With the need for drastic climate action more apparent than ever, people’s lifestyles choices are coming under intense scrutiny. Is it possible to live in comfort and luxury in a way that minimises harm to the planet? Proponents of ‘hedonistic sustainability’ believe it can be done.
Dr. Patrick Rynne is a marine scientist and outdoor industry businessman. While completing a PhD in applied marine physics, he founded the clothing company Waterlust as a science communication project. Waterlust creates versatile and environmentally responsible apparel that advocates for and funds the research of threatened aquatic species and ecosystems.
Jason McLennan is a designer, consultant, and thought leader. A recipient of the Buckminster Fuller Prize for socially responsible design, he is also an Engineering News-Record Award of Excellence winner – one of the only individuals in the architecture profession to have won the award. He is CEO of McLennan Design and provides consultancy to sustainable construction firm Nexii.
Adrienne Matei is a journalist for publications including the New York Times, Bon Appetit, Vanity Fair, The Globe, and The Guardian. She writes about the intersection of online and offline culture from Gen Zer Tik Tok trends to the digital afterlife.
Consumers’ changing priorities are forcing luxury brands to take stock of their impact, and display sustainable credentials. The Butterfly Mark is awarded by Positive Luxury to brands that meet sustainable and ethical criteria.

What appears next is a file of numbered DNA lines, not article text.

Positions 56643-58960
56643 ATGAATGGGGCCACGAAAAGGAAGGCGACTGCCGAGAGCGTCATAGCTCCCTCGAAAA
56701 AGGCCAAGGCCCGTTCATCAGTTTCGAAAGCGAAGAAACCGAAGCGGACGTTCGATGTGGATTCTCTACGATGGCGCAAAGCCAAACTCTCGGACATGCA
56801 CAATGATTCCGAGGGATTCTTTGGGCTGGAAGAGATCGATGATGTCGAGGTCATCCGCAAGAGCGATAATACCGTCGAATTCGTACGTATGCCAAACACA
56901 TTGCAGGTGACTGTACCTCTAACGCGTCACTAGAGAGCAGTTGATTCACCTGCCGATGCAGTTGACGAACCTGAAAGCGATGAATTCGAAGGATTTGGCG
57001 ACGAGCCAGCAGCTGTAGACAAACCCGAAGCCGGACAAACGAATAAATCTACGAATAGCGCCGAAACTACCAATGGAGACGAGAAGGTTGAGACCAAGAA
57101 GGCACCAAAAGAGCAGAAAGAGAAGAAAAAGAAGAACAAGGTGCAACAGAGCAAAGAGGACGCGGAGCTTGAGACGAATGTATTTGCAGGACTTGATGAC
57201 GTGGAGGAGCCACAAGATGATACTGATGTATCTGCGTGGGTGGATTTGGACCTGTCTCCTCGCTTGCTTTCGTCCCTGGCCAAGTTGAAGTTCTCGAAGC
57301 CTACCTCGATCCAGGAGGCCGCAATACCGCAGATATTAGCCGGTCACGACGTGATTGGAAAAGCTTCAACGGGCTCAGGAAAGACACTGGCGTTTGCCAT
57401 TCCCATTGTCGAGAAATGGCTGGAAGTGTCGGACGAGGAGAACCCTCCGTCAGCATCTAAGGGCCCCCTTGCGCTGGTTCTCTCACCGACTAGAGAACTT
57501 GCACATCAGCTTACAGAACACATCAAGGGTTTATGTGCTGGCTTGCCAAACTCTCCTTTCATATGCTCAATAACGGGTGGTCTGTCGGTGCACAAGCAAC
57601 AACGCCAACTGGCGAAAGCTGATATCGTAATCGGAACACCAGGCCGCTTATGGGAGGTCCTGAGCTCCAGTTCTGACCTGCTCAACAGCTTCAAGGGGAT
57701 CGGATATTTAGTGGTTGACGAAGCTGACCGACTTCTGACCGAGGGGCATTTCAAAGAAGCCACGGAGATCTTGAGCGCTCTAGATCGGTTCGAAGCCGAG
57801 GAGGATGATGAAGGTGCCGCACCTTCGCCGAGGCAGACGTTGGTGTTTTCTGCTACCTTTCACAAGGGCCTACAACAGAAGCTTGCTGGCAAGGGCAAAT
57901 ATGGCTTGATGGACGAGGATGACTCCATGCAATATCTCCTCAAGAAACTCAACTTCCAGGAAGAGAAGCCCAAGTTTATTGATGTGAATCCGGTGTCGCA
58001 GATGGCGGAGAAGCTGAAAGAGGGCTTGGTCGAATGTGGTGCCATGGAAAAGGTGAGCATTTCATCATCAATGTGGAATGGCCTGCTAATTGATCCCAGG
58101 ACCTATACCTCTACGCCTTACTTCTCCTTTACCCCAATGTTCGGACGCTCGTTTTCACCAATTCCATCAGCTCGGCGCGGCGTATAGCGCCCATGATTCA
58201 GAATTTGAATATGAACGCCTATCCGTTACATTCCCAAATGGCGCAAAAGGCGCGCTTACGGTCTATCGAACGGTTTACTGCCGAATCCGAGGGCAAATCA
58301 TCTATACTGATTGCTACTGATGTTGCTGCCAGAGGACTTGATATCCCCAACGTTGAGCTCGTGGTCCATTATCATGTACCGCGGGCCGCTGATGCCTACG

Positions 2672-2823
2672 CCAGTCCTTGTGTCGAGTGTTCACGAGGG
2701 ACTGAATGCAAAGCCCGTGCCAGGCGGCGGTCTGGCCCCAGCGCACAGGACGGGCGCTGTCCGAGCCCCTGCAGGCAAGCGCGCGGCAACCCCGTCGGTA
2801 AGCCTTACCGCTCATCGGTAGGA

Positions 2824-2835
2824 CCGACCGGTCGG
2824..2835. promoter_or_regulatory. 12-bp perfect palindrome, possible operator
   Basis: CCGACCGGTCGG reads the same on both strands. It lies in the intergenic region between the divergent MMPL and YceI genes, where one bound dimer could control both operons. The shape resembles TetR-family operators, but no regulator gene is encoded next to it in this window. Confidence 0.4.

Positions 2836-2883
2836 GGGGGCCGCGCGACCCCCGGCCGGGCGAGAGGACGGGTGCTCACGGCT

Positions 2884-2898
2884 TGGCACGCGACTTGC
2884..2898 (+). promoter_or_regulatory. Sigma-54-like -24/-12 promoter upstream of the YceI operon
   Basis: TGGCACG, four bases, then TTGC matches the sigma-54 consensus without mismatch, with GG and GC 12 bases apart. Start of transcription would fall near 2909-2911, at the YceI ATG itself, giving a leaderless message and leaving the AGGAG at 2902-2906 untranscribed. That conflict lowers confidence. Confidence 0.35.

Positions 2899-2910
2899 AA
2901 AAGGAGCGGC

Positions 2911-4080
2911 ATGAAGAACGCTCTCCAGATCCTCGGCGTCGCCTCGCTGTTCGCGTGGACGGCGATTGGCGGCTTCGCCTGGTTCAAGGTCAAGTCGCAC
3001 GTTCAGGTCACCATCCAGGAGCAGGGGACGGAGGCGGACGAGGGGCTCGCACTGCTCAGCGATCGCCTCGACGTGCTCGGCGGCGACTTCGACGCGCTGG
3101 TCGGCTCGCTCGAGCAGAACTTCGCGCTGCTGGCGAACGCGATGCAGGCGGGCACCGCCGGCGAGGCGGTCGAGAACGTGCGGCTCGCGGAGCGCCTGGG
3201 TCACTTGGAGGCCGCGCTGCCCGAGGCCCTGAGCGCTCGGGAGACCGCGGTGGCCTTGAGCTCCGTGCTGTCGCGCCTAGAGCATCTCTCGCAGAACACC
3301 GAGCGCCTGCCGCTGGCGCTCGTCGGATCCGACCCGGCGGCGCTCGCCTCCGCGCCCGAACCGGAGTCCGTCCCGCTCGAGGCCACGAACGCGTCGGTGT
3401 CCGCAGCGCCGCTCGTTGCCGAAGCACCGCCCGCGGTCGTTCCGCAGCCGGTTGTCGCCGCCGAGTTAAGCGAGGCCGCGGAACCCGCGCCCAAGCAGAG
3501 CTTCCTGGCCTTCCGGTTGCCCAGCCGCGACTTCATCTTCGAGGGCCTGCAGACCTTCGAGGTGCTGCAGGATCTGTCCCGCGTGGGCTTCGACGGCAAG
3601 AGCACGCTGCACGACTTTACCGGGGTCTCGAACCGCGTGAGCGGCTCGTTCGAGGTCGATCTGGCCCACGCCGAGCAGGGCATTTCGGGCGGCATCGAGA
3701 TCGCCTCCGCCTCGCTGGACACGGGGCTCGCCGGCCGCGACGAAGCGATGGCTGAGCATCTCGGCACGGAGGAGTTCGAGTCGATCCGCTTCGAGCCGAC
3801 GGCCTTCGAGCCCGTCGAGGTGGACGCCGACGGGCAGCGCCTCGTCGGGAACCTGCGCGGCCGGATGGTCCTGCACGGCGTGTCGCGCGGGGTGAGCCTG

Climate concerns are reshaping the ways that brands operate across sectors. In the auto industry, this has manifested in the adoption of hybrid and electric drivetrains – but how else can manufacturers tap into eco sentiments? And how are luxury brands making green machines more appealing?
With shops and entertainment venues set to open up just before summer 2021, there’s much excitement about ‘revenge spending’. But after a year indoors and time to reflect on their relationships with opulence, what does luxury now mean to Britons? Canvas8 spoke to nine people to find out.
With climate change a pressing threat, Britons are becoming more sensitive to their homes’ sustainable credentials. Shifted priorities due to the pandemic mean that some are now looking for eco-friendliness across everything from utilities to furniture design. So, how can brands tap into this?